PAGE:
The playing field 16 is partitioned into four equal zones 18, 20, 22, and 24 as illustrated in FIG. 1A. (In FIG. 1A, the squares 13 have been omitted for the sake of clarity.) In the game, the four zones are referred by their cardinal positions as NW, NE, SE, and SW, respectively as shown.

Preferably, each of the zones 18-24 is rectangular having the dimensions of 78 squares. The center square 25 of field 16 does not belong to any one of the zones 18-24, but instead, it is assigned a separate zone, called the neutral zone (NZ).

The playing field 16 with its five zones may be implemented in a number of ways. For example, the board 12 can be made of from four rectangular cardboard pieces, each piece corresponding to one of the zones. Assuming that the squares 13 are ″, the cardboard pieces defining the zones can be about 9″8″׼″ with two of the pieces corresponding to zones 18 and 22 having one color, such as red, and the other two pieces corresponding to zones 20 and 24 having a different color, for example blue. The game may also be provided with four flat strips 26, 28, 30, and 32 having a width greater than the thickness of the board pieces defining the zones. The strips 26-32 can be arranged so that they are positioned and trapped between the two corresponding adjacent board pieces and extend upwardly. The strips could be 9″׽″{fraction (1/16)}″ and could be made of wood, paper or metal.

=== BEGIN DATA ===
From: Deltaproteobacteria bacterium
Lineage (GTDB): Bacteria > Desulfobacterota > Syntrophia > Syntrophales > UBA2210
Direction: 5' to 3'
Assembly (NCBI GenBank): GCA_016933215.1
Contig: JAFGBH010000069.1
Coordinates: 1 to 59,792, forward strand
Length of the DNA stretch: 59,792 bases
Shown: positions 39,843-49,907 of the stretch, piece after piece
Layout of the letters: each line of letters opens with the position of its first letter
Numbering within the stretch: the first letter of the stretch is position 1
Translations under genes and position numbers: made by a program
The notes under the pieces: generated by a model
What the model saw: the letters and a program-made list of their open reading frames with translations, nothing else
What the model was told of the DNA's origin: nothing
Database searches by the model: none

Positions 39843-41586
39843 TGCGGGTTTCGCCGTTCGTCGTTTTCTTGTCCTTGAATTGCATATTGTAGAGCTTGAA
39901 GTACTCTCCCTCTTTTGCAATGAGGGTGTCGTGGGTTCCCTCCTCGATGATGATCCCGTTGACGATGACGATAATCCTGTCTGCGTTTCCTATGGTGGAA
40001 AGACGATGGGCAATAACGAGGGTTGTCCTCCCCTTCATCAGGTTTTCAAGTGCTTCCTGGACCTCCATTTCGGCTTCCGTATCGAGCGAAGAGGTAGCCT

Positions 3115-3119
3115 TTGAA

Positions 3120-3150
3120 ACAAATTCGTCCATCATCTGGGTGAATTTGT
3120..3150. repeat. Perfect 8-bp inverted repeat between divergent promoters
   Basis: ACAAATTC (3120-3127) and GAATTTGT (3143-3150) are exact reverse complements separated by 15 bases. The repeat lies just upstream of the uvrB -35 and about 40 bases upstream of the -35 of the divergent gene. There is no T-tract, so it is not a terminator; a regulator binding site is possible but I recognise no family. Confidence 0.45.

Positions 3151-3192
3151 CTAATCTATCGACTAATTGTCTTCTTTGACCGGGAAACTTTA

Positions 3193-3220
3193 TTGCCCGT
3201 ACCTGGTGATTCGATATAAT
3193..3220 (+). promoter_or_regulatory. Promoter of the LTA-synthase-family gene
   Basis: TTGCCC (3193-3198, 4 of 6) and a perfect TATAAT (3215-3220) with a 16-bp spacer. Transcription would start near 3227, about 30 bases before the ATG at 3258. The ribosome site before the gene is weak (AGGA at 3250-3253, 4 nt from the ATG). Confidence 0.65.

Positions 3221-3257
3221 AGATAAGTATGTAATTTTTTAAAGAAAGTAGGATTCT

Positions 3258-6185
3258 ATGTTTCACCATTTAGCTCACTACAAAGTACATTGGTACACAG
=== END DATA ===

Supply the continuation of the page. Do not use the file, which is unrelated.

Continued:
As discussed above, the game is further provided with a plurality of cubes 14. More specifically, two types of cubes are provided. One type of cube is made with a white face and a letter (of other alphanumeric indicia) on each of the other five faces. The inventor has found that the game can be played with a total of 24 different types of cubes with letters. FIG. 2A shows two such cubes 14A and 14B (only one face of cube 14B is seen in FIG. 2A since its other faces are identical to the faces of cube 14A). Cube 14A has a white face 34 and five other faces 36 bearing letters S, M, C, V, and E, respectively. Cube 14B is similar to cube 14A except that one face has the letter A instead of E.

FIGS. 2B-2F show how cubes 14C, 14D, 14E, 14F, 14G, 14H, 141, 14J, 14K, and 14L are made. Just like in FIG. 2A, the cubes in each of these Figures differ only in that the letters A are substituted for letters E. The following numbers of cubes of each type have been found to be sufficient for any matches:

14A 24
14B 25
14C 24
14D 25
14E 25
14F 24
14G 25
14H 24
14I 7
14J 7
14K 7
14L 7